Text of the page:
Course language: English
Theorem proving is no more restricted to mathematics, but it is ever more often used in situations, when one needs to make sure that the suggested procedure meets the initial requirements it is used in deductive databases as well as for verification of SW or HW components. The process of proof construction has to be automated for that purpose. The course reviews current systems of 1st order theorem proving and their practical applications. There are explained underlying theoretical principles (model checking, resolution, tableaux) together with their practical and theoretical constraints. Special attention is devoted to gaining experience in choosing the best tool to solve a specific problem, in identification of mistakes in input or in strengthening the obtained results.
1. History of automated reasoning in the context of artificial intelligence, review of its historical and up-to-date applications.
2. Problems in Boolean domains: from their specification and representation, to the formal solution. Properties of logical theorem proving - correctness and completness.
3. DPLL method, its existing implementations and their practical applications.
4. Model checking as a tool for verification, applications for finite automata.
5. Model checking - existing systems and how they are used in practice.
6. Automated theorem proving in general domains, language of 1st order logic.
7. Resolution and theorem provers based on this paradigma.
8. Workflow in resolution theorem provers and its basic steps: transformation to clausal form, ANL loop.
9. Non-resolution theorem provers: "tableaux", equality, transformation to DPLL.
10. Methods and systems for model construction in general domains.
11. Practical and theoretical boundaries for existing methods and systems.
12. Review of current automated theorem provers, their efficiency and practical utilization.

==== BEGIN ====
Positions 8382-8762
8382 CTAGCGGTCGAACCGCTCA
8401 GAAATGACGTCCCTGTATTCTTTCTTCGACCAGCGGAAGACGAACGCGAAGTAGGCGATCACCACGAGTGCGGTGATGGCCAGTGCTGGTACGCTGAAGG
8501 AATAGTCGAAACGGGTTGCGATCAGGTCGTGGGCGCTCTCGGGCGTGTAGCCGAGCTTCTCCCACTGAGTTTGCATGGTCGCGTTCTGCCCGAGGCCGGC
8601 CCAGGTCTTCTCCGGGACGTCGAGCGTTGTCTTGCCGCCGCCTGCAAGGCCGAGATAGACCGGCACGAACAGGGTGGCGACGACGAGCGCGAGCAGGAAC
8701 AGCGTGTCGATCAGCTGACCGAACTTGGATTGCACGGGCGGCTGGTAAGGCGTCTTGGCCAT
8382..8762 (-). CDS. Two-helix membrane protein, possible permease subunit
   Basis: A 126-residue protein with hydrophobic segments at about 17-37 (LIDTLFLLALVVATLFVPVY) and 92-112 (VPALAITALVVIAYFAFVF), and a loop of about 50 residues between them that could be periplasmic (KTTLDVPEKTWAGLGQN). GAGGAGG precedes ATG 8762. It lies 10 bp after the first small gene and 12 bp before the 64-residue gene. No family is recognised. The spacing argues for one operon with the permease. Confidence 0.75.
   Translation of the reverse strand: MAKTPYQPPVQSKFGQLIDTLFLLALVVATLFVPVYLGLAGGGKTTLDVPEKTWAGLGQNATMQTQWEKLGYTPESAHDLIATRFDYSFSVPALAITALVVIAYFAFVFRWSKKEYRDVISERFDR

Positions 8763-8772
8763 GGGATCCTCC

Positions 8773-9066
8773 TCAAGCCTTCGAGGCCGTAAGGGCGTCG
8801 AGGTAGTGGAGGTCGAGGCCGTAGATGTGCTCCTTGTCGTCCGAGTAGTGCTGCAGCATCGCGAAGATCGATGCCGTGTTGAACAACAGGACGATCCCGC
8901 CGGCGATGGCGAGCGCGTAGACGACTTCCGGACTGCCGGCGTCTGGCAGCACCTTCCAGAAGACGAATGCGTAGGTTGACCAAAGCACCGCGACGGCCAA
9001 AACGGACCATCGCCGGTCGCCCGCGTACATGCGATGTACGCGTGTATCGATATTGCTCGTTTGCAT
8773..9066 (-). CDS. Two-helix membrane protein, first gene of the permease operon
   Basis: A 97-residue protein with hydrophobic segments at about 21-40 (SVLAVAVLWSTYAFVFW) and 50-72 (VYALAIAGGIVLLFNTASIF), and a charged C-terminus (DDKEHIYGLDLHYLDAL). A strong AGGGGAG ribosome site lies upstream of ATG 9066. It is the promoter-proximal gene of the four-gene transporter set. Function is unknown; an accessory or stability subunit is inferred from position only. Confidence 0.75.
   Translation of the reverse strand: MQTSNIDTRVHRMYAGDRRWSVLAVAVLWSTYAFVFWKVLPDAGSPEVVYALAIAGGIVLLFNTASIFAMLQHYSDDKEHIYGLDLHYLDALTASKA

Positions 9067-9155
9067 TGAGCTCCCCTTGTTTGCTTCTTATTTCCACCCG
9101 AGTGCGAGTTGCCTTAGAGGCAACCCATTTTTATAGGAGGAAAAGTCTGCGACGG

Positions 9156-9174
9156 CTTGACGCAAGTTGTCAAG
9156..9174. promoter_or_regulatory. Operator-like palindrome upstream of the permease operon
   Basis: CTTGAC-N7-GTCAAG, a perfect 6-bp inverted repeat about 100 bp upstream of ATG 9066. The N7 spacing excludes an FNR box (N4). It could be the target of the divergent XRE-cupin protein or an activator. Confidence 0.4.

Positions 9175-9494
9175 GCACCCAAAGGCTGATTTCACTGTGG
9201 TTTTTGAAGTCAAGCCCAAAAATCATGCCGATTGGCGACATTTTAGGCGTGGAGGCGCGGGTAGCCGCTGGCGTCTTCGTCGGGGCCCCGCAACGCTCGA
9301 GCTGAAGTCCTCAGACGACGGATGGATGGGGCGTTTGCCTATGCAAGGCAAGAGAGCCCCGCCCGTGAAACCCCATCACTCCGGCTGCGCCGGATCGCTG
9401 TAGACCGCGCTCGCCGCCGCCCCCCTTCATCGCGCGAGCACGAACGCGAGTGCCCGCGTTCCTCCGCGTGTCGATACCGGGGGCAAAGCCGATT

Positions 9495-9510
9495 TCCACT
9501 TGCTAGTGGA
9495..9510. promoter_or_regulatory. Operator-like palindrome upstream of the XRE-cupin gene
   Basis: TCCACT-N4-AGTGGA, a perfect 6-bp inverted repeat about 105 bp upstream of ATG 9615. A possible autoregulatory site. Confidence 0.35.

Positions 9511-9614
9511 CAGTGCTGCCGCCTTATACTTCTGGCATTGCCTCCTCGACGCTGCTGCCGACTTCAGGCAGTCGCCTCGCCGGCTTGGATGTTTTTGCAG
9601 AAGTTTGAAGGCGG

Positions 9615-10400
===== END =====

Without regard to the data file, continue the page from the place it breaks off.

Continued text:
13. Algorithmic complexity of automated theorem provers and choice of the language for knowledge representation.
14. Spare slot.
1.Examples of typical problems for automated reasoning from various domains..
2.Specification of some simple problems in the formal language.
3.Transformation of the specification into the form requested by the theorem prover.
4.The tools for automated theorem proving - hands-on exercise.
5.Specification of more complex problems in the formal language and their automated solution I.
6.Specification of more complex problems in the formal language and their automated solution II.
7.Choice of the tool to be used in a specific problem.
8.Assignment of an individual project its goal is to implement a simple theorem prover applying specific clearly defined strategy or constraint on the used language in order to check impact of this.
9.Transformations of input and output for various theorem provers, interpretation of conclusions.
10.How to find an error in the problem statement.
11.Autonomous work on the assigned project the second part.
12.Simplification and strengthening of the obtained results.
13.Autonomous work on the assigned project the third part.
14.Credits, spare slot.
Bundy, A.: The Computational Modelling of Mathematical Reasoning, Academic Press 1983 (Bundy). http://www.inf.ed.ac.uk/teaching/courses/ar/book/book-postcript/
Clarke, E.M. Jr., Grumberg, O. and Peled, D. A.: Model Checking, The MIT Press, 1999, Fourth Printing 2002. http://mitpress.mit.edu/catalog/item/default.asp?ttype=2&tid=3730
McCune, W.: Otter 3.3 Reference Manual (http://www-nix.mcs.anl.gov/AR/otter/otter33.pdf)
Newborn, M.: Automated Theorem Proving: Theory and Practice
Robinson, J.A., Voronkov, A. (Eds.): Handbook of Automated Reasoning (in 2 volumes). Elsevier and MIT Press 2001
Weidenbach, Ch.: SPASS: Combining Superposition, Sorts and Splitting (1999)
Wos, L. and Pieper, G.W.: A Fascinating Country in the World of Computing: Your Guide to Automated Reasoning